Just one day after nasty security flaws were disclosed in Yahoo's Music Jukebox, miscreants have begun to actively exploit them.
The buggy Yahoo media player is one of at least three pieces of web software reported in the last week to be smitten by ActiveX flaws that leaves users wide open to attack. Elazar Broad, the researcher who disclosed the vulnerability on Sunday, also recently revealed critical flaws in the programs used to upload photos onto MySpace and Facebook. Sites that use the Anon Proxy Server are at risk of being remotely controlled by attackers exploiting a third recently disclosed ActiveX vulnerability.
According to Symantec's DeepSight Threat Management System, exploit code targeting the Yahoo media player installs a backdoor on vulnerable machines. Yahoo currently has no patch for the multiple vulnerabilities.
Two ActiveX controls in the player are susceptible to buffer overflow attacks because they fail to scrutinize code for malicious input. Broad posted proof-of-concept code on the Milw0rm site, and within about 24 hours exploits targeting one of the two vulnerabilities were found by Symantec honeypots. Symantec researchers say it's likely exploits the other flaw will also make it into the wild soon.
Vulnerability tracking service Secunia rates the vulnerabilities "extremely critical," its highest classification.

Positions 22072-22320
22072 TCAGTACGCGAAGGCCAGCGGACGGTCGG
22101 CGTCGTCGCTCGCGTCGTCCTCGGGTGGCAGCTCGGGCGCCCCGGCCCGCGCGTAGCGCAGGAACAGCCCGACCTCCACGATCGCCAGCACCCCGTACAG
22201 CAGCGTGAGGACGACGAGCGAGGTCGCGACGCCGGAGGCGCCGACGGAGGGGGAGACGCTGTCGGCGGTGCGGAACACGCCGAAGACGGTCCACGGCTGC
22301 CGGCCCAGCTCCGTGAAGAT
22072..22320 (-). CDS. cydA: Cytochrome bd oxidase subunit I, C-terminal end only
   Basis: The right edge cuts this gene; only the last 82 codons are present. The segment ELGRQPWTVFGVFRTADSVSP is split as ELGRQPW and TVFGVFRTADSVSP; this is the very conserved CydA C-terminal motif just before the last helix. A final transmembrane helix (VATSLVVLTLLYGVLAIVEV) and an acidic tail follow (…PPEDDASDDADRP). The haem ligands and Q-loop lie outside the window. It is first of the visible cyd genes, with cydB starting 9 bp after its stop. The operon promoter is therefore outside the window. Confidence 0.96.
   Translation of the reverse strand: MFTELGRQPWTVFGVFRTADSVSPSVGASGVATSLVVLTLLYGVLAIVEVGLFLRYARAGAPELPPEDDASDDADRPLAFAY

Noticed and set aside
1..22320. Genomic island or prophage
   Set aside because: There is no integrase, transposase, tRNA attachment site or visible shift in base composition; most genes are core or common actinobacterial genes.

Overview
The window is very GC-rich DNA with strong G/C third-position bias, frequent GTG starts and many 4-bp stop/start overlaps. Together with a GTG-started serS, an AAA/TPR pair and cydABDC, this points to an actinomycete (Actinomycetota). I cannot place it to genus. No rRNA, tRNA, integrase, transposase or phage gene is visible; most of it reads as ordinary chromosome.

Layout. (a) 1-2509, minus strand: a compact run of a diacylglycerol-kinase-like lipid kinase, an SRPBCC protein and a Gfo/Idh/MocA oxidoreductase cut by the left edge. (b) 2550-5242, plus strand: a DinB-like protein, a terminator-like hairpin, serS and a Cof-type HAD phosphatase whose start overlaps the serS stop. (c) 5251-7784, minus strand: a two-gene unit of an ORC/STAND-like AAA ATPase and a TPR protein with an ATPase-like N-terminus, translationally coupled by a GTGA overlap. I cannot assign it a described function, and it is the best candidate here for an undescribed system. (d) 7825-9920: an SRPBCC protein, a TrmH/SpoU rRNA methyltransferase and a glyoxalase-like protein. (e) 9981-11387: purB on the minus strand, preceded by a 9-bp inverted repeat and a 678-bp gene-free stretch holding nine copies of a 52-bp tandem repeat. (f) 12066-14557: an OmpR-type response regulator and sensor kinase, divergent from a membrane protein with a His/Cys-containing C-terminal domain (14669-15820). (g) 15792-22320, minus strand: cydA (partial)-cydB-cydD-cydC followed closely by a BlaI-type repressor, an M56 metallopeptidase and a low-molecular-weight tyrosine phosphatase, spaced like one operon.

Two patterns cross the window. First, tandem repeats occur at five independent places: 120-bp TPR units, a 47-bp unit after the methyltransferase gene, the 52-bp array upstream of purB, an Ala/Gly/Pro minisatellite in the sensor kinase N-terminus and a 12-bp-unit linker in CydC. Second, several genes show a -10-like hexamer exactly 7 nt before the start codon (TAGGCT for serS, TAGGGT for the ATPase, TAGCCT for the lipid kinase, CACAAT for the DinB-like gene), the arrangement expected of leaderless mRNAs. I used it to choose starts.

Yahoo Music Jukebox is the default software for playing music sold by Yahoo. The insecurity comes as Yahoo has announced plans to abandon an unlimited service and transfer users to RealNetworks' Rhapsody service.
It's been a busy week for Broad. Last Thursday, he disclosed a buffer overflow vulnerability in Aurigma's Image Uploader Control Library that put MySpace users at risk. He was back on Sunday to update additional ActiveX uploader tools distributed by Aurigma that were also vulnerable.
Of course, the easiest way to insulate yourself from one of these bugs is to simply uninstall the software. There are plenty of other ways to upload pics or listen to digital tunes, so that isn't really asking for much, now is it?
Those who are really stubborn, and have a sufficient technical foundation, can set the kill bit for the vulnerable CLSIDs. The SANS Internet Storm Center provides instructions here. ®